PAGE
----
And then Jesus tells three parables: the Parable of the Lost Sheep, the Parable of the Lost Coin, and, lastly, the Parable of the Lost Son. It is crucial, therefore, that we keep this context in mind as we study this parable, because it provides the key for understanding why Jesus told the parable and what He intended to communicate through it.

It is also helpful to study the parable in a way that highlights the structure given to it by Jesus, since He had a reason for structuring the parable the way He did. He wanted to compare and contrast the relationship of the father in the story with each of his two sons. For this reason, we will examine the parable under two primary headings: 1) The father's relationship to the younger son, and 2) The father's relationship to the older son.

I. The Father's Relationship the the Younger Son

This is the focus of well over half of the parable. In this section we see 1) the younger son's rebellion and repentance, and 2) the father's reaction to the younger son.

1. The Younger Son's Rebellion and Repentance

His rebellion is seen in verses 11-16, where we also see a progressive description of the serious ramifications of his rebellion:
NKJ  Luke 15:11-12a  Then He said: “A certain man had two sons. 12 And the younger of them said to his father, 'Father, give [Aorist Imperative > δίδωμι] me the portion of goods that falls to me.'”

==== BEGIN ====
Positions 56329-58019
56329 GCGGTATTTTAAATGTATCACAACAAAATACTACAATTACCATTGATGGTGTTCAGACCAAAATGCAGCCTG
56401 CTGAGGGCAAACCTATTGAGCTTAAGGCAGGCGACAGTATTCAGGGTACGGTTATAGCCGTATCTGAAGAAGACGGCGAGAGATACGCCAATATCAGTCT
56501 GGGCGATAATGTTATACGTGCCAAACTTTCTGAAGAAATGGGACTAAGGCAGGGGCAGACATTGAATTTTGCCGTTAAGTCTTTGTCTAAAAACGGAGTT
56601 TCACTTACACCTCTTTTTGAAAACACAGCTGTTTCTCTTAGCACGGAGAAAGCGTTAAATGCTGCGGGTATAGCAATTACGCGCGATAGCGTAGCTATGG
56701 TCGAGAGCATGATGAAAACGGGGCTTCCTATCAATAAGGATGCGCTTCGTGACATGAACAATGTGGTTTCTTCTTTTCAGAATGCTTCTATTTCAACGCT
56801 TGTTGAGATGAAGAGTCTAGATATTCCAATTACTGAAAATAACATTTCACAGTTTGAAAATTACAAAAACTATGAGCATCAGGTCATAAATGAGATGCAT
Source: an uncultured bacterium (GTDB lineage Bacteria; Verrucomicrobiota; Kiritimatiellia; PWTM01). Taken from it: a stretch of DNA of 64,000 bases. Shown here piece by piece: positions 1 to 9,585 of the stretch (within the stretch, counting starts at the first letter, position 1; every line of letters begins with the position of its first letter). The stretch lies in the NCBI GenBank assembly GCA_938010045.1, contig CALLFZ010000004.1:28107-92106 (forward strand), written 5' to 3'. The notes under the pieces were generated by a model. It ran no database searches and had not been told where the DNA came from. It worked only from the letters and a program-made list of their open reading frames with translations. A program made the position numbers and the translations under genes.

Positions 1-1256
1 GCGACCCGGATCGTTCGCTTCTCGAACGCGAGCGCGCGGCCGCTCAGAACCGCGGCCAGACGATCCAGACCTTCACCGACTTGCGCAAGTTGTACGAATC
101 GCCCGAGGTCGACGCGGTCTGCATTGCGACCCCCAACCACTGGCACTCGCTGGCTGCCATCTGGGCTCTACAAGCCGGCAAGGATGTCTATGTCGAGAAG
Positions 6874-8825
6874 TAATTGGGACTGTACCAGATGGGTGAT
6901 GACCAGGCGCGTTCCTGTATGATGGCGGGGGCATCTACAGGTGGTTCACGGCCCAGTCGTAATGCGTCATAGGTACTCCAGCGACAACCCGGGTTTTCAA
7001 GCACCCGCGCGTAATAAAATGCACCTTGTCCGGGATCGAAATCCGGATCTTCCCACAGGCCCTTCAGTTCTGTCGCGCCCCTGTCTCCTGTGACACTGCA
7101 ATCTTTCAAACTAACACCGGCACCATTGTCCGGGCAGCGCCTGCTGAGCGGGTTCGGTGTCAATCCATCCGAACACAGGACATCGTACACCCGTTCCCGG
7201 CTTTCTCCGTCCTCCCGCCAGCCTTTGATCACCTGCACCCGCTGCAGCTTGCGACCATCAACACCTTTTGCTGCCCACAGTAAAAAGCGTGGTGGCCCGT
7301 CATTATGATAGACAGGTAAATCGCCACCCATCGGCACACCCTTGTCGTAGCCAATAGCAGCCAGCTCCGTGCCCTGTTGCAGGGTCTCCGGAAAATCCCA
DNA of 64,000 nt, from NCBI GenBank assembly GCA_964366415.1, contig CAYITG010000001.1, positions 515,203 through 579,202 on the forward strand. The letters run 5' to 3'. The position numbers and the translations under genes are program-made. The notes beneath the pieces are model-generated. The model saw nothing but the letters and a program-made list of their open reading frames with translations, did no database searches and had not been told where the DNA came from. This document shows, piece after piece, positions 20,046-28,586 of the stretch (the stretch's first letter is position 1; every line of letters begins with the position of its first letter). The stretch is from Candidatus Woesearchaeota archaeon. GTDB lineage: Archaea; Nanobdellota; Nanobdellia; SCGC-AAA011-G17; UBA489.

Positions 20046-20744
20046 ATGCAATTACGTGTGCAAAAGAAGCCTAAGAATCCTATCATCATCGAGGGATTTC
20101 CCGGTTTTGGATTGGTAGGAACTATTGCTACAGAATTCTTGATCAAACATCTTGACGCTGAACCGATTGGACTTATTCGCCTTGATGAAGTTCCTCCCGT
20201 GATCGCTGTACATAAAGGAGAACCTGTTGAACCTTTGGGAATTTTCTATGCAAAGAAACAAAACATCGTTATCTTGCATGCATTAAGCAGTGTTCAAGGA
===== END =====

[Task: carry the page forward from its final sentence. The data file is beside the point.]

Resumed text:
There are a couple of things here that indicate a rebellious attitude in this younger son.

First, the son doesn't just ask his father for his inheritance, he demands it. The form of the Greek verb translated give is an imperative, a command, which in this context is a very disrespectful way to address his father.

Second, the very fact that this fellow demands his inheritance now rather than upon his father's death indicates his rebellious and disrespectful attitude in at least a couple of ways.
1) It communicates a lack of concern over his father's welfare. If he wants to take a large portion of his father's estate away from him and leave – which for the younger of two sons would have been about a third of his father's money and possessions – then he shows little or no concern for his father's future welfare.